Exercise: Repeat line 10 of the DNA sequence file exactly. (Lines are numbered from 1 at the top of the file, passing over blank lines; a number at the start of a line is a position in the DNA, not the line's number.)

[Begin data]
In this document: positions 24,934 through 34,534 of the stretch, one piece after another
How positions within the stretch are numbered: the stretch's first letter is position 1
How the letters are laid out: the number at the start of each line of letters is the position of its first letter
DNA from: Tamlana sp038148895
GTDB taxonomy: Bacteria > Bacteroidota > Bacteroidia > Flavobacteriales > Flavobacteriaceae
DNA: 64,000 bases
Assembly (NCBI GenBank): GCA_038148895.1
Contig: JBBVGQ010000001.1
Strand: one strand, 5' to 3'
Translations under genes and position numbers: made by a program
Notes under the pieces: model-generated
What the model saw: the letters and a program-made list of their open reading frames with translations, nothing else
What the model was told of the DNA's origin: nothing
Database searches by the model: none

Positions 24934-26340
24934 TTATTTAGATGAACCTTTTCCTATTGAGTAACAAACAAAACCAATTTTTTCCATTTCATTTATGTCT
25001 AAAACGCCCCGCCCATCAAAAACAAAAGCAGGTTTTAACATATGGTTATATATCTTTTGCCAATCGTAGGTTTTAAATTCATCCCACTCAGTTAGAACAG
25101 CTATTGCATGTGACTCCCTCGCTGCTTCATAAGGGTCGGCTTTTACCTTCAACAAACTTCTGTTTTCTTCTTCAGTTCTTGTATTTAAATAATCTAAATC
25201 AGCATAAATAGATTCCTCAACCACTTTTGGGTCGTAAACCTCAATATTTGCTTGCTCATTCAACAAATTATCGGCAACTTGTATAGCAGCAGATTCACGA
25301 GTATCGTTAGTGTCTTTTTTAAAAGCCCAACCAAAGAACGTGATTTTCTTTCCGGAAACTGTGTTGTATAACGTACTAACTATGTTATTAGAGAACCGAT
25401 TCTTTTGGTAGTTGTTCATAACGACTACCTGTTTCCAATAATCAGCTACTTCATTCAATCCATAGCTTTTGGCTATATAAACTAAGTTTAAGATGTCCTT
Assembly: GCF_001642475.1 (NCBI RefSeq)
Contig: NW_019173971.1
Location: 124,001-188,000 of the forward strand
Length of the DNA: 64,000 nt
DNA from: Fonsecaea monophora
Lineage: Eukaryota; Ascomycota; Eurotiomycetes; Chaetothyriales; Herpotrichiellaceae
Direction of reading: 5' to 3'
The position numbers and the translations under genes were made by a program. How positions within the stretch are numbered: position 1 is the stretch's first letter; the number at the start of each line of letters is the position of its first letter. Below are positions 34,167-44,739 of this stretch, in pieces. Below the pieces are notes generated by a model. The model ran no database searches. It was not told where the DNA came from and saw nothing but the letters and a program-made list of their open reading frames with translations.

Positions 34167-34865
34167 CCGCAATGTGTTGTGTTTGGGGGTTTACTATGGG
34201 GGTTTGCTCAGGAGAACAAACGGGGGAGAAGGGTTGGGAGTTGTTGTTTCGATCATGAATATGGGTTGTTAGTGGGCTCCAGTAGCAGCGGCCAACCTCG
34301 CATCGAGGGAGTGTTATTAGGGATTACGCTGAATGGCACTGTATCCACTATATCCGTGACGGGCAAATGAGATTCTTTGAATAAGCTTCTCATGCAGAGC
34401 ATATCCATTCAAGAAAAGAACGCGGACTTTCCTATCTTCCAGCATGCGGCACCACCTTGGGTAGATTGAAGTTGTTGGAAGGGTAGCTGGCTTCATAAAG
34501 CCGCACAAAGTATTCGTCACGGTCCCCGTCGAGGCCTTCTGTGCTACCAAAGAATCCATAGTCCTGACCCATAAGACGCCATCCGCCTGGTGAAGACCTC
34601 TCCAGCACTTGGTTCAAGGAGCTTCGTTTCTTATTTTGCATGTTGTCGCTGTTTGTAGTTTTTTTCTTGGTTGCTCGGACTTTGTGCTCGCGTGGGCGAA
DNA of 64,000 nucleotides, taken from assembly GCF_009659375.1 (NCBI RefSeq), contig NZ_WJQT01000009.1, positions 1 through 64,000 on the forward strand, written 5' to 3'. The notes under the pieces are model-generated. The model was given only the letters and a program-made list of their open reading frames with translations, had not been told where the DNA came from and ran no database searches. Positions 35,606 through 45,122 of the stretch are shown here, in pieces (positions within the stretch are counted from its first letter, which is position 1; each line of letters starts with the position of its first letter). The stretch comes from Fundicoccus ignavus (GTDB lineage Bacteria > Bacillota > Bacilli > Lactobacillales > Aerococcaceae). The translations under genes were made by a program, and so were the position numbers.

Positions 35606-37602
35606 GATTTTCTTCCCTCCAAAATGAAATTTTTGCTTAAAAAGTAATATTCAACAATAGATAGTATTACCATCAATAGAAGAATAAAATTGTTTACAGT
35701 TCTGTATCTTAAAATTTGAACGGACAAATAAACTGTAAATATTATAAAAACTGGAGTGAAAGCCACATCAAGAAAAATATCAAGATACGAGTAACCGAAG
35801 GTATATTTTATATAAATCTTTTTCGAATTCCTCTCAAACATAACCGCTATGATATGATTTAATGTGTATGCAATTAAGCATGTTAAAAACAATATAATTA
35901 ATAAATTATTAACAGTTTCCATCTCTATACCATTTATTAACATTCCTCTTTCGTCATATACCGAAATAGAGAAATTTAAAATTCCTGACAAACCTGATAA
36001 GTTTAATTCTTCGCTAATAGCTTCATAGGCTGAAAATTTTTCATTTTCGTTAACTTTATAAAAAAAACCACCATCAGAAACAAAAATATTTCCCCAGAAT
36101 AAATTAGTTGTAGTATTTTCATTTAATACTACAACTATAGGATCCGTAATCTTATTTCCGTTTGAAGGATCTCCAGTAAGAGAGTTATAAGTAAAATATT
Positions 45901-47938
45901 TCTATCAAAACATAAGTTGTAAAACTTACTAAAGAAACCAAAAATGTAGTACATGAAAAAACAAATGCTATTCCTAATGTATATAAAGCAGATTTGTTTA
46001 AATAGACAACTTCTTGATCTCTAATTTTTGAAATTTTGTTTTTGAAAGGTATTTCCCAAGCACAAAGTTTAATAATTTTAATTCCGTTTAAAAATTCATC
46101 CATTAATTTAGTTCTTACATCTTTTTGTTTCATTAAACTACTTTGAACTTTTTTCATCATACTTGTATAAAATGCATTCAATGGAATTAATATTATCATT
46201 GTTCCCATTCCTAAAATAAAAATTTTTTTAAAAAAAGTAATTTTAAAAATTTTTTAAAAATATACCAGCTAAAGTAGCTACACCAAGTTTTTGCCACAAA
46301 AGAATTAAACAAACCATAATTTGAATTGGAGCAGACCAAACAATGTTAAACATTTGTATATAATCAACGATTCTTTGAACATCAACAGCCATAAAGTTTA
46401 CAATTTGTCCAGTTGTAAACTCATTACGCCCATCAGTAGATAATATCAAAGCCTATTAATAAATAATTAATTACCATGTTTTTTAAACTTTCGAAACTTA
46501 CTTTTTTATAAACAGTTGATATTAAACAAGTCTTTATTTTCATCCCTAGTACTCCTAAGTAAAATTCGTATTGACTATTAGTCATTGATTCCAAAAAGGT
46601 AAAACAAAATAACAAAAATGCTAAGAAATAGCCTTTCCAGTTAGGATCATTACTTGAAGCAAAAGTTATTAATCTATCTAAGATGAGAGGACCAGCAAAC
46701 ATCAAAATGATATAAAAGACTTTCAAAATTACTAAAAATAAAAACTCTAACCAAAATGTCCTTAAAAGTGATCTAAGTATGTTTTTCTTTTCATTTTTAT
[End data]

Translations under genes and position numbers: made by a program